Thursday, July 26, 2012

In praise of pasta

My friends Ali and Lynn have joint July birthdays, so we always get together to do something special. This year we made pasta. Lynn had done a course at La Bella Italia, so she was our guide, and Ali provided the pasta machine.   It was one of the best cooking and eating days I've ever had.
               The basic pasta dough recipe is here, together with the two ravioli fillings we used (Lynn had made these in advance): ricotta with spinach, and pumpkin with parmesan.

Egg pasta dough (La Bella Italia)

2 cups of “00” flour (Lynn was told she could also use high grade flour - we did, and it was fine)
½ cup of durum wheat fine semolina flour (grana dura)
4 medium eggs
2 more eggs, well beaten, to brush the dough with

(The olives and bread were to nibble while we worked.)
Thoroughly sift together flour, semolina flour, and a pinch of salt. On a clean surface, make a mountain out of the flour mixture and make a deep well in the centre. Break the eggs into the well. (In Italian this is called the nest, for obvious reasons.)

Whisk eggs very gently with a fork, gradually incorporating flour from the sides of the well. When mixture becomes too thick to mix with a fork, begin kneading with your hands.

 Dust dough and work surface with semolina as needed to keep dough from becoming sticky. Knead dough until it is smooth and supple (this took us at least 15 minutes). Wrap dough tightly in cling wrap and allow it to rest at room temperature for 30 minutes.

And here it is, just as it should be, after all three of us took turns at kneading - the amazing gluten-busting transformation has taken place.

Next comes the fun part (which isn't described on the recipe site). Set up the pasta machine - what a gorgeous piece of machinery! It should be clamped to the table, but if you can't do this (we couldn't, as the table edge was the wrong shape), one of you will have to hold it down (this is why it works much better to have at least two people).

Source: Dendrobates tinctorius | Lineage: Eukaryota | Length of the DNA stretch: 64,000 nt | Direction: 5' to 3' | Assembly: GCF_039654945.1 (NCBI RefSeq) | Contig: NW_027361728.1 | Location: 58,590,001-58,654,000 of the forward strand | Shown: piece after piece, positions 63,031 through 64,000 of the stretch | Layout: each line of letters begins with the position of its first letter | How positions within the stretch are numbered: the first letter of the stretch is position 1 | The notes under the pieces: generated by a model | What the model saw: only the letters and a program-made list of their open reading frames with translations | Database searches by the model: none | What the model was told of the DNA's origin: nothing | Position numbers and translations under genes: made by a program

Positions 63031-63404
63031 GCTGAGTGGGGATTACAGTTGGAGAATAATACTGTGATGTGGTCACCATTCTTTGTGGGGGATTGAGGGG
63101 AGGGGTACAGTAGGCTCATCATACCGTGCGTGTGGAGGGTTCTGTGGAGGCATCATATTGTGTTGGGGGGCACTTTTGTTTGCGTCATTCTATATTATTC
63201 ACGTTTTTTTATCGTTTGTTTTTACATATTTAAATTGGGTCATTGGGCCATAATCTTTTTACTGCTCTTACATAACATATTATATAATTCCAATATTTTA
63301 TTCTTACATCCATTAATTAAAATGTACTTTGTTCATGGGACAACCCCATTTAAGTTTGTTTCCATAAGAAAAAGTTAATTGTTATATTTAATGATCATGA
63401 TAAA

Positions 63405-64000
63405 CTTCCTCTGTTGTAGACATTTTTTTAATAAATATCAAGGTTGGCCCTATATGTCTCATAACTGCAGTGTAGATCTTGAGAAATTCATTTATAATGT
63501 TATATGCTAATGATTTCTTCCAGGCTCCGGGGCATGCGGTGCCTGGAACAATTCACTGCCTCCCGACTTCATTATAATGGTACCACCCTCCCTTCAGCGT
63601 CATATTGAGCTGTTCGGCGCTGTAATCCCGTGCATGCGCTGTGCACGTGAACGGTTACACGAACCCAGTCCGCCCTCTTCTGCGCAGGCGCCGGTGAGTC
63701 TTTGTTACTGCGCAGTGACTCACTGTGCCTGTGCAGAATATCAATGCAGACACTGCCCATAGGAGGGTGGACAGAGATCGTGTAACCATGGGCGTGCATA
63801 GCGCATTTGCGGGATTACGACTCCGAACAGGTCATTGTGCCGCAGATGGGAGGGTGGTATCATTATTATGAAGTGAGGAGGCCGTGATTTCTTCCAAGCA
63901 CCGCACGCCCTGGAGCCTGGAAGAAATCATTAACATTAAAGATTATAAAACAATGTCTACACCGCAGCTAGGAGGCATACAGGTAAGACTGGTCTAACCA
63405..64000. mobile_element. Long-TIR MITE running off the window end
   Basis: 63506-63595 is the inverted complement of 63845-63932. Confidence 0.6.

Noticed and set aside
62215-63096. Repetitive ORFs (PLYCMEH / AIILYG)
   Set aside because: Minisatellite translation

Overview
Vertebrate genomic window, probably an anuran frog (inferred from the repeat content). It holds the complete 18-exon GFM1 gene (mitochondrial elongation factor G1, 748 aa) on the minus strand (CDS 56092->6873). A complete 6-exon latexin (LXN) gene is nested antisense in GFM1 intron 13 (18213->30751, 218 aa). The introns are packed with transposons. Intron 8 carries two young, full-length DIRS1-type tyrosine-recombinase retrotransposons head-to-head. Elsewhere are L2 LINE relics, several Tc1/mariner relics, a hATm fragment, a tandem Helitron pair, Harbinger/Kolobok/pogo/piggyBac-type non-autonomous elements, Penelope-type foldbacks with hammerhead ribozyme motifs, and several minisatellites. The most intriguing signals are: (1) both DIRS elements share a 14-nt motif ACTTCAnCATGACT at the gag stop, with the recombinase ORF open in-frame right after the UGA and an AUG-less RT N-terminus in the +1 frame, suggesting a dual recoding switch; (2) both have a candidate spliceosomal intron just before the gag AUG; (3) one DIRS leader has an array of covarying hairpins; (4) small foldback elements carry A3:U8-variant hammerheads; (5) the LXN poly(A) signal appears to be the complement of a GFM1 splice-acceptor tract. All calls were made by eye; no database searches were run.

Divide the dough into four pieces. Take one piece and flatten it out a bit. Feed it through the machine on the thickest (first) setting, then double it over and put it through several times more.

Keep raising the setting and feeding the pasta strip through so that it gets thinner and thinner. You will end up with an immensely long strip of almost translucent dough. 
        Lay this out on the bench or table (over a light dusting of semolina flour) and brush it with beaten egg.

Put a big pot of water on to boil. Arrange spoonfuls of filling along half the strip. Fold the other half over and press down around each spoonful.

Lynn had a little shot glass that was just the right size to define each spoonful neatly - the idea is to get out as much air as possible. 

Then we cut each one into a square and cooked them in the water for a few minutes until they were done, draining them carefully in a colander.

Next week I'll write about the whole Long Italian Lunch we had, with antipasto, the two kinds of ravioli as the star turn, and a recipe for the tiramisu we had for dessert.  
         We made the fourth piece of dough into fettucine, and I got to take it home. It took three minutes to cook, and I had it with the simplest possible sauce of good olive oil, garlic and herbs.

Saturday, July 14, 2012

Sweet as

Nothing like a sumptuous afternoon tea to cheer up a winter weekend - and last weekend I scored two of them.  On Saturday I met 11 friends at the Museum Hotel to celebrate a birthday. For $30 you get a choice of teas and a magnificent array of utterly delicious morsels, impeccably served. We had told the restaurant in advance that two of us were gluten-free, and that was no problem - there were even some sandwiches made with gluten-free bread, and only a few things they couldn't eat. I nicked this photo off the website, but it doesn't really do justice to what we had - three layers, culminating in macaroons and individual shot glasses of what was, I think, amaretto mousse.